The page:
15. Each country should take measures to ensure that persons or legal entities, including agents, that provide a service for the transmission of money or value, including transmission through an informal money or value transfer system or network, should be licensed or registered and subject to all the FATF Recommendations that apply to banks and nonbank financial institutions. Each country should ensure that persons or legal entities that carry out this service illegally are subject to administrative, civil, or criminal sanctions.

Wire transfers

16. Countries should take measures to require financial institutions, including money remitters, to include accurate and meaningful originator information (name, address, and account number) on funds transfers and related messages that are sent, and the information should remain with the transfer or related message through the payment chain. Countries should take measures to ensure that financial institutions, including money remitters, conduct enhanced scrutiny of and monitor for suspicious activity funds transfers, which do not contain complete originator information (name, address, and account number).

Nonprofit organizations

17. Countries should review the adequacy of laws and regulations that relate to entities that can be abused for the financing of terrorism. Nonprofit organizations are particularly vulnerable, and countries should ensure that they cannot be misused:

  1. by terrorist organizations posing as legitimate entities;

  2. to exploit legitimate entities as conduits for terrorist financing, including for the purpose of escaping asset freezing measures; and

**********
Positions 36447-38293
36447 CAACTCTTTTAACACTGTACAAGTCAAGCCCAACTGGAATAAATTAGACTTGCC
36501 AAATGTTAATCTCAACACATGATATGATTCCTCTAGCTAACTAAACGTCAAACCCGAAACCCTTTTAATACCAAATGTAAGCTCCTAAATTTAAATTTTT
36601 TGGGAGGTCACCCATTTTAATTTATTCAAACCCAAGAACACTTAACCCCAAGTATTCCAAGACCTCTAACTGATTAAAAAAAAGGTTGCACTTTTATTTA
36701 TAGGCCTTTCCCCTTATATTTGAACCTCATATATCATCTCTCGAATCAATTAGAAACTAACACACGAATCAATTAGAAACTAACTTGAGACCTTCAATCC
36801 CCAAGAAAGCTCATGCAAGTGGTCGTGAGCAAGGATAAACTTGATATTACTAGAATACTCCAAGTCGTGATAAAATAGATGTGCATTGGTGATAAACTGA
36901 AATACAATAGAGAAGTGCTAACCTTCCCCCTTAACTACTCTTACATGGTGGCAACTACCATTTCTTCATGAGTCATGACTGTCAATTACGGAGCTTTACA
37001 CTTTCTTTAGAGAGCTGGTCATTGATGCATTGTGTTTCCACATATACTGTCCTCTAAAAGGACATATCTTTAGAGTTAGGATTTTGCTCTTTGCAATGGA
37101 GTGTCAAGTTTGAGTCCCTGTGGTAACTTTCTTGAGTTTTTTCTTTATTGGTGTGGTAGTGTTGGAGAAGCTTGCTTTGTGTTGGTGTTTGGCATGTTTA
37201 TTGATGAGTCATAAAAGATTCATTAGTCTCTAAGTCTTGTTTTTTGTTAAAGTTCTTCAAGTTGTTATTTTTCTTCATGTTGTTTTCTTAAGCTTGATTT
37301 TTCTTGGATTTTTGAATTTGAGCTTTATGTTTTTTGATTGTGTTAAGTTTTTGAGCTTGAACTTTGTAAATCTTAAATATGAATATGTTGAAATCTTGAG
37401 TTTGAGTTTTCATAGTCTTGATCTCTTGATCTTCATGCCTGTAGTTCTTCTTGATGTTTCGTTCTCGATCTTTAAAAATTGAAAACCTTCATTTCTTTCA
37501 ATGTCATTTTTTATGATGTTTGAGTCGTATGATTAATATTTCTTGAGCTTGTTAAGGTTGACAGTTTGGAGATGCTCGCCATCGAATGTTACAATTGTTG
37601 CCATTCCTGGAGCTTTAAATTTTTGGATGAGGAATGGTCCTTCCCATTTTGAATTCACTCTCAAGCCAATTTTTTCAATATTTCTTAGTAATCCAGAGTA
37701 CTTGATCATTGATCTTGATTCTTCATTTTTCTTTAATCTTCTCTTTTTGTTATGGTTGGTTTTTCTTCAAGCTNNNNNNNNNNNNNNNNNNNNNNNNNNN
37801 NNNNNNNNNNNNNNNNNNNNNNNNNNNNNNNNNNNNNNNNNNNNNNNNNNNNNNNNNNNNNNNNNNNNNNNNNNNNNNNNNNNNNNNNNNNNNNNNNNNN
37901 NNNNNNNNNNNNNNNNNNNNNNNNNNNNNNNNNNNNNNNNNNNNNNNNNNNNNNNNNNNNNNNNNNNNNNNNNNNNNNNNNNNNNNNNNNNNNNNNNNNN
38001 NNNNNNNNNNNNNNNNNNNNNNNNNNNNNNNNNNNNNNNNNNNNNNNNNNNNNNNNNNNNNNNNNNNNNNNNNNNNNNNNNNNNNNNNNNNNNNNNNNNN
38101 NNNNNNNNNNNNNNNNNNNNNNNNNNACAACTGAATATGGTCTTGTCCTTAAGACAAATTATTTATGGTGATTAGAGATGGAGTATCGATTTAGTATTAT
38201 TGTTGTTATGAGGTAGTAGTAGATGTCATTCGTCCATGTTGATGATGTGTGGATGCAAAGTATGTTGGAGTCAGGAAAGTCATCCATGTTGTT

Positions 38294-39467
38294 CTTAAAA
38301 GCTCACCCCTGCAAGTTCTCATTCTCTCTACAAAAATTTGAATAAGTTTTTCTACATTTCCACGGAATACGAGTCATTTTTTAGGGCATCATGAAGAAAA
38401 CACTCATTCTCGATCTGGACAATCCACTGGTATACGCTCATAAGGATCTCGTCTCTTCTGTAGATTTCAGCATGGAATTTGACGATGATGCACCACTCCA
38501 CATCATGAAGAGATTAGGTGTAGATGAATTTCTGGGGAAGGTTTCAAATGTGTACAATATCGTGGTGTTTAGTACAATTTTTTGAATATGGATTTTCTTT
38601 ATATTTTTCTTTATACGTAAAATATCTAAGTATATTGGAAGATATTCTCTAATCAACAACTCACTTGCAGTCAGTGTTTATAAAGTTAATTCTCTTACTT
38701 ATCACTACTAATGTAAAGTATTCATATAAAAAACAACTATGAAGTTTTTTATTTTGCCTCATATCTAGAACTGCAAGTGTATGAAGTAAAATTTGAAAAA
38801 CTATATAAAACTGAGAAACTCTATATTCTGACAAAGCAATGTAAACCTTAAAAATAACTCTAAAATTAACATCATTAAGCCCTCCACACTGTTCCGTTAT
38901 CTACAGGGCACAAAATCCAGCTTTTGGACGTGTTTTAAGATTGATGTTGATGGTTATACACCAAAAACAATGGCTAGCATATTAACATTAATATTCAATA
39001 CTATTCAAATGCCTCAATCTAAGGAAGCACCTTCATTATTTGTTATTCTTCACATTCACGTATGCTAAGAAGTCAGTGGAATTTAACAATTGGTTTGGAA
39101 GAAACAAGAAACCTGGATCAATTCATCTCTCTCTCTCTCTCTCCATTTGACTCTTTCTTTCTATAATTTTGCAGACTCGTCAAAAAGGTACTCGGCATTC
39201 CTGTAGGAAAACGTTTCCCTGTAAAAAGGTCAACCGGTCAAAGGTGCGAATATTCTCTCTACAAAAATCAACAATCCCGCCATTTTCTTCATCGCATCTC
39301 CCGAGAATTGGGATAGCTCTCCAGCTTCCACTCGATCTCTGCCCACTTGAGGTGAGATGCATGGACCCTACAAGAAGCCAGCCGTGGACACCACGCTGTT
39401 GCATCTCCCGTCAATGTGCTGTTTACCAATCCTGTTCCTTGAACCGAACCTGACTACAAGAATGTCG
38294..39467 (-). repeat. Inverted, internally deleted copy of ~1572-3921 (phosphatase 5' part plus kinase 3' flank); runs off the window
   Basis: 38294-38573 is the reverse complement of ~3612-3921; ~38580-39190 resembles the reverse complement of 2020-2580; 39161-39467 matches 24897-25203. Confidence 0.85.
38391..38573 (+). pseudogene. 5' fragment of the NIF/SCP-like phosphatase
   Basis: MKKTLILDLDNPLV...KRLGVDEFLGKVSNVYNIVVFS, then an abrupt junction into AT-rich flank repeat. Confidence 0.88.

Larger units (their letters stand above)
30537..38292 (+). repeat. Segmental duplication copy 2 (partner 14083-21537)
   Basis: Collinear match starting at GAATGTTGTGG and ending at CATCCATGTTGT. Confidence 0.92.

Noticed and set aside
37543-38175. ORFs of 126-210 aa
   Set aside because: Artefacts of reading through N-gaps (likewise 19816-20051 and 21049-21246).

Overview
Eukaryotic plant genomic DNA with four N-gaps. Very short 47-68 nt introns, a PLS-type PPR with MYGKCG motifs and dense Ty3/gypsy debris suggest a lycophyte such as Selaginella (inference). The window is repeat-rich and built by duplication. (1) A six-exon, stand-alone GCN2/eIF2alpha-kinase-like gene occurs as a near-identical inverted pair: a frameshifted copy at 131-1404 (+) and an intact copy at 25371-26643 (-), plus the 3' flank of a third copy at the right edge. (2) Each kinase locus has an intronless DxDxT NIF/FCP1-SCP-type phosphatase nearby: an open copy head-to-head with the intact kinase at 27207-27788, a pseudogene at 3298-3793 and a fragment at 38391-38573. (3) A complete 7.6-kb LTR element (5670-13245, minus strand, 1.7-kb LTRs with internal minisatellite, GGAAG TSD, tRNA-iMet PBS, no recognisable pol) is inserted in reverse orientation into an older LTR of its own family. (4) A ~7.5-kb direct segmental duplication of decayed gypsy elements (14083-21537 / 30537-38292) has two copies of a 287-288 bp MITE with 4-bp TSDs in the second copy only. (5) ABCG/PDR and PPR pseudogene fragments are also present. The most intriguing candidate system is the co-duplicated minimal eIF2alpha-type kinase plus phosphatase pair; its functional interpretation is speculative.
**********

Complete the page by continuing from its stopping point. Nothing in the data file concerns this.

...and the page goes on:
3. to conceal or obscure the clandestine diversion of funds intended for legitimate purposes to terrorist organizations.

Aml Elements In Supervisory Principles, And Possible Scope For An Expanded Methodology

Supervisory Principles Related to AML, and the Supporting Legal and Institutional Framework

1. The Basle Committee, IOSCO, and IAIS each have included due diligence reviews on those who control or use regulated financial intermediaries, which includes both fitness tests for owners/managers and know-your-customer rules (KYC). KYC procedures with respect to customers (as amended to include the prevention of terrorist financing) involve (i) identifying if the potential or actual customer (or beneficiary), or the maker or recipient of assets transfers, is a criminal or terrorist; (ii) reporting transactions that suggest criminal activity to the appropriate authorities; and (iii) cooperating with supervisors and law enforcement agencies; and (iv) putting in place anti-money laundering policies, procedures and training.

2. These procedures are designed primarily to control three types of risk, the first two of which relate to the use of institutions for laundering money or financing crime. These are reputational risk (the public’s confidence in the integrity of the institution can be damaged if it is used as a vehicle for advancing serious crime) and operational and legal risk (failure to control money laundering or the financing of terrorism can result in the seizing of tainted assets held by the institution, as well as the imposition of fines or penalties on the institution itself).1 If risk is controlled for individual institutions, risk to the financial system is also controlled.

3. To be effective, principles of financial supervision must be implemented, which requires that supervisors have (i) the authority to require adherence to the supervisory principles and (ii) the means to administer them. Both require that there be adequate sanctions (which can involve regulatory, civil, and even criminal sanctions) to deter noncompliance. This includes having in place both the appropriate statutory authority and effective administrative and adjudicatory institutions (including for civil and criminal prosecution), including procedures for sharing of information relevant to supervision with other domestic and foreign supervisory agencies.